Battery Slowly Dies

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  #1  
Old 12-10-10, 01:56 PM
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Battery Slowly Dies

Background: Vehicle is an 86 Astrovan. Often I drive it less the 10 miles per week. Sometimes I don't drive it at all for a week. Battery is less then 2 years old. Belts are adjusted correctly, no slipping.

Problem: Over a two - three month period I have less and less power to start the van till finally I just don't have enough to start it. When I'm out driving between errands I have no trouble starting it even if it just barely started when I left the house. This last observation leads me to believe the charging system is ok since once it is driven a bit the battery starts it fine.

My guess is that the vans computer and perhaps other unknown "vampire devices" are slowly draining the battery as the van sets. That while it does charge up enough to start better after a little driving I don't drive enough to get a full charge on the battery.

So pros what are your thoughts on this? Should I maybe buy a trickle charger to keep on it between uses?
 
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Old 12-10-10, 03:00 PM
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Its pretty normal for a seldom used vehicle to "Lose Its Charge". EVERY VEHICLE produced since they started putting clocks in cars will have some "PARASITIC LOAD". This is NORMAL and There is no fix for it, other than disconnecting the battery if the vehicle is expected to sit more than a few days.....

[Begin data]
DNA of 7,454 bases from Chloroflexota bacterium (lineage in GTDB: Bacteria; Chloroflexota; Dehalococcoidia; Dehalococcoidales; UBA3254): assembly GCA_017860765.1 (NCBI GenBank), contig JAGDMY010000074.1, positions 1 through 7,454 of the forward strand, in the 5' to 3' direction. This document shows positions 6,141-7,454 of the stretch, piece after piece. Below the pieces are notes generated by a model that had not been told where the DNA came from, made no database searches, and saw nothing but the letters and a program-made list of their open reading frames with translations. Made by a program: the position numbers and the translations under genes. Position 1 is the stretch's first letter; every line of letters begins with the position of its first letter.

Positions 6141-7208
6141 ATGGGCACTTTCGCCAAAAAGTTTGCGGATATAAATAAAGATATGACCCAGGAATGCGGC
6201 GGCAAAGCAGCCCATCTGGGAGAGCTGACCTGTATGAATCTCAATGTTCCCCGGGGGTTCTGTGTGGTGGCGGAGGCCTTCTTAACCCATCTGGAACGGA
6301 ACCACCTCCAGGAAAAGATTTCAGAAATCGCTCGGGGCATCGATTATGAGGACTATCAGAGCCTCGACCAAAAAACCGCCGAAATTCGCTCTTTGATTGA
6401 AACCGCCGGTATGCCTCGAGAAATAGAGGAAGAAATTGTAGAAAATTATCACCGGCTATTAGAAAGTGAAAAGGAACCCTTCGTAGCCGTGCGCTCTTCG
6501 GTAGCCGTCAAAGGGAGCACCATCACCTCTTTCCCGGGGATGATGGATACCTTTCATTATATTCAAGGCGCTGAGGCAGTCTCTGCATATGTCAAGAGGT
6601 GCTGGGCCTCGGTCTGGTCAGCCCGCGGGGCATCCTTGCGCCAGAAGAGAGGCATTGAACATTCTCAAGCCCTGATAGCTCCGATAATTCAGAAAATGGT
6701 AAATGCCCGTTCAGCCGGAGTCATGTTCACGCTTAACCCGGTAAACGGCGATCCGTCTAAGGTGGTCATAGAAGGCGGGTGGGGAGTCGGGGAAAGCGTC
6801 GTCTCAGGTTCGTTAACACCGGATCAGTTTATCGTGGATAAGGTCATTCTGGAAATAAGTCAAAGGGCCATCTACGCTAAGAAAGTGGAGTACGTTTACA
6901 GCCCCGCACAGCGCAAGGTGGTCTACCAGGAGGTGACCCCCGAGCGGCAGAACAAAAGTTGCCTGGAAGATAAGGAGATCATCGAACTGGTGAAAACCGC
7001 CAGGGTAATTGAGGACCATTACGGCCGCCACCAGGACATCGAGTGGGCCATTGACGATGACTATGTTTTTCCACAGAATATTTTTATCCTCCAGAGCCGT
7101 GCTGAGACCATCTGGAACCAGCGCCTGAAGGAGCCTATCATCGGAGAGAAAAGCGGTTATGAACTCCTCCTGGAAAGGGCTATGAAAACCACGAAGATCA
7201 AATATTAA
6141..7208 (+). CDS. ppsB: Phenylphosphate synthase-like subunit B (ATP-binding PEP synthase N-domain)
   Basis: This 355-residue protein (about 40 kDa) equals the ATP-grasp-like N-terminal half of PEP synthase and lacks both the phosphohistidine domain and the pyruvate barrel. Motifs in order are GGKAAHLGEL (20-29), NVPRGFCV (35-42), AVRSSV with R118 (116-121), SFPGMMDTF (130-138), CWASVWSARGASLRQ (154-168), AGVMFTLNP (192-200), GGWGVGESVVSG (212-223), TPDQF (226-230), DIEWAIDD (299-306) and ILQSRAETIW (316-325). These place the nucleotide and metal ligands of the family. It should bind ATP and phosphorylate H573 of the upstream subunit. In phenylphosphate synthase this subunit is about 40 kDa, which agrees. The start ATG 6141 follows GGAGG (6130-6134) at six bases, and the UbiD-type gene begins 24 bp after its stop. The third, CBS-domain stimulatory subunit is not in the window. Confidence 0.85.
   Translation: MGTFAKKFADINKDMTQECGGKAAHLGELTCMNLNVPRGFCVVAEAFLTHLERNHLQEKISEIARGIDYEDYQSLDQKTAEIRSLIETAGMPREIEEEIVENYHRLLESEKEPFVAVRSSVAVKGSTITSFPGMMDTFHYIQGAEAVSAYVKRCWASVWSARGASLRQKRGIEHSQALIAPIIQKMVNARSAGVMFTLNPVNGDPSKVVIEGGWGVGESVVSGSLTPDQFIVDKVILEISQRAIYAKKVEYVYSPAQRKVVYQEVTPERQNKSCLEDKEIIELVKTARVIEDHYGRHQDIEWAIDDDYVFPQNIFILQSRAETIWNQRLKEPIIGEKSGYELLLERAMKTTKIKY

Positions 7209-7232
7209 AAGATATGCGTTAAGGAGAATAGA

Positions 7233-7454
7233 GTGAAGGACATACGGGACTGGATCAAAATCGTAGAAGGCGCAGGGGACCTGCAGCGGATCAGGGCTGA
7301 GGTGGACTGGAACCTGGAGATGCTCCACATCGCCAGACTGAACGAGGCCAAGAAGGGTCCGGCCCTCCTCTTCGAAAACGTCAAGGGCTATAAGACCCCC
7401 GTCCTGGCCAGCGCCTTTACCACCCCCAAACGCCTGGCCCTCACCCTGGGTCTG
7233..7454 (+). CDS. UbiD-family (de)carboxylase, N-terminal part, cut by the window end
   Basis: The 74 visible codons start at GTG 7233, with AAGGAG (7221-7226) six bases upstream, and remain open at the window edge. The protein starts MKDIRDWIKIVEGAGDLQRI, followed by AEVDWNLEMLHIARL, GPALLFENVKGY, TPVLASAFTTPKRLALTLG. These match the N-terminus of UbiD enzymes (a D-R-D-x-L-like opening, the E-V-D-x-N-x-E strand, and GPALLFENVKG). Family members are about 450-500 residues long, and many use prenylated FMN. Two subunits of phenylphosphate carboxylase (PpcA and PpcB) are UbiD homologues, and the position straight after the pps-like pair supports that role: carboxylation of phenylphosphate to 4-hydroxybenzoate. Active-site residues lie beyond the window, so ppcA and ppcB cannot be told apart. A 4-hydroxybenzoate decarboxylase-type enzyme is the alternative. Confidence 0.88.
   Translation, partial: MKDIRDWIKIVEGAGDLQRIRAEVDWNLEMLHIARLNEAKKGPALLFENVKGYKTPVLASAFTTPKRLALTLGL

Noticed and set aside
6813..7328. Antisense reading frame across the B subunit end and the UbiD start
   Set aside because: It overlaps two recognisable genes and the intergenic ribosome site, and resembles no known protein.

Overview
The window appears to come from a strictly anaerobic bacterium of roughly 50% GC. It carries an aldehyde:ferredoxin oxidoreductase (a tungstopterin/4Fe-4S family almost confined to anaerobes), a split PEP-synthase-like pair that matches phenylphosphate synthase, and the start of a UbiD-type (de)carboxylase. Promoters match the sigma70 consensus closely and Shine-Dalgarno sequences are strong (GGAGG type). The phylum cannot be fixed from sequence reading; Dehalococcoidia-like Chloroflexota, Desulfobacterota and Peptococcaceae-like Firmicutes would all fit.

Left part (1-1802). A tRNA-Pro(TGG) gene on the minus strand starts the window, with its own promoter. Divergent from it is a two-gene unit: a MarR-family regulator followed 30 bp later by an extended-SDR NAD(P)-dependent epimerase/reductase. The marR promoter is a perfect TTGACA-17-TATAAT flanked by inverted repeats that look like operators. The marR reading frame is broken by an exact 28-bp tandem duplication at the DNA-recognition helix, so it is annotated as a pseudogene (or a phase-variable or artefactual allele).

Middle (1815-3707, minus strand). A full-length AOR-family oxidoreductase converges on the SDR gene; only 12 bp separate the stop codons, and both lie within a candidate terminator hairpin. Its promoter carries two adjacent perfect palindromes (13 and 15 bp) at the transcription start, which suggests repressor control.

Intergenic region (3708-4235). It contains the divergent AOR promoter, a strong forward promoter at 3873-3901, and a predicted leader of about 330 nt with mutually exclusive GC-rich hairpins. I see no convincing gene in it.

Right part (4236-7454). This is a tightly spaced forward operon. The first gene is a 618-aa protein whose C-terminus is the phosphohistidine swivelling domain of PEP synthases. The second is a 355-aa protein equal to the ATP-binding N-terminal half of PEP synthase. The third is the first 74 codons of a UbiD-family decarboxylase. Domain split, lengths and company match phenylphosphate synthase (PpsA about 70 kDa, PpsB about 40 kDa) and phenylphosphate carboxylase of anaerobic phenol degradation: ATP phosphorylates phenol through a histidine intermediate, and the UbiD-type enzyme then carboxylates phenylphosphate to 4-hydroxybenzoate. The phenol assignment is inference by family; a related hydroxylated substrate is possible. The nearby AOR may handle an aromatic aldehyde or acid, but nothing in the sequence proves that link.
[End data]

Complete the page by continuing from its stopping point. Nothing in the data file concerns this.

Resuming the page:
OR....A trickle charger....
 
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Old 12-10-10, 03:19 PM
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One of those solar chargers that you put on the dash would be ideal...since they have a very low output.

I have a Tribute with a tranny issue and I only drive it in extreme emergencies (like when I'm out of beverages). Every 2-3 wks I put it on the charger. Yeah, I know, I'm gonna have to buy a battery when I start driving it regularly. Draining auto batteries way down then charging back up is bad.
 
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Old 12-10-10, 04:24 PM
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Thanks guys. Trickle charger it is. No sun in the garage so solar is out. Just a good old plug in.
 
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Old 12-10-10, 06:54 PM
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i have no doubt terminals are clean and lubricated and sealed.....

then again, you may simply have crappy battery, happens.

of course, alternator output needs to be checked....

you know you'll kill battery with frequent charges? btw, is that a serviceable battery? if banks are exposed on the top and acid level is low...

btw, batteries are best to buy off junk yards. very cheap.
 
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Old 12-10-10, 07:35 PM
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you know you'll kill battery with frequent charges
But every time you drive the car you charge the battery. I know what you mean though. I figure the trickle charger will be more gentle then a deep charge every couple of months.
 
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Old 12-11-10, 08:20 AM